If you're in a hurry in the morning, they suggest you blow dry your hair with a regular dryer until it's about 80% dry, then switch to the styler. As I said, the model probably does her hair perfectly, but I don't have the time or patience to section my hair properly, etc. Not with three kids running around in the morning. But still, I'm able to create a nice style with the BaByliss 2775U Big Hair Styler. All in all I'd say it's a nice addition to my morning routine.
Comment Comments (2) | Permalink | Most recent comment: Dec 14, 2010 12:56 PM GMT

Typing Tournament Version 2
Typing Tournament Version 2
Offered by hixxysoft
Price: £14.50

1 of 1 people found the following review helpful
4.0 out of 5 stars Very impressive, 16 Sept. 2010
Customer review from the Amazon Vine Programme (What's this?)
I'm a huge fan of the EdAlive software range. My 6 year old also has the Baggin' The Dragon math game which is excellent. Typing Tournament is very similar to the other EdAlive games. From what I saw when I watched my daughter play this, she was first given a lesson, then lots and lots of practice. So what does it look like? The onscreen keyboard is divided by color and the computer hands have color coded band aids on each finger, so the you know which keys each finger can use to type. So, for instance, the pinky fingers are light blue and so are all of the punctuation keys and keys on the outer edges of the keyboard. There are animated demonstrations of the computer fingers moving from the home keys to the various letters around the keyboard to give you an idea of how it should look. Afterwards, you're given practice words to type. When you think you've had enough practice, you can then take some challenge tests to see how fast you can type and how strong your skills are.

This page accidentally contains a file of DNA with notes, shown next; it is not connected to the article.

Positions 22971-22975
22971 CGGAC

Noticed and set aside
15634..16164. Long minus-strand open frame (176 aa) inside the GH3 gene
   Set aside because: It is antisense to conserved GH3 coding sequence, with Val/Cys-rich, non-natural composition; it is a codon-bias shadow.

The program looked excellent to me. I'm a very fast 'hunt n' peck' typist, but never learned proper typing. When i get the time, I want to sit down with this program and learn to type properly. Typing Tournament looks like a fun, challenging way to get anyone of any age to type proficiently. Saying that, my 6 year old seemed to prefer the math game to the typing game. I think its because typing seems harder for her and requires a commitment from the user. My daughter often gave up and tried typing the challenges with just two fingers. Perhaps she's a little young for a serious typing program, but I think she just wasn't interested in learning how to type regardless of the program. I'm going to put this aside for a little while, but bring it out again in a few months when maybe she's ready for it. I certainly think this is the perfect program to teach anyone to type so I think the issue is more with my daughter then with the software.

Flip the Flaps: Things That Go
Flip the Flaps: Things That Go
by Anita GANERI
Edition: Hardcover

4.0 out of 5 stars A little different format, but not bad, 31 Aug. 2010
Customer review from the Amazon Vine Programme (What's this?)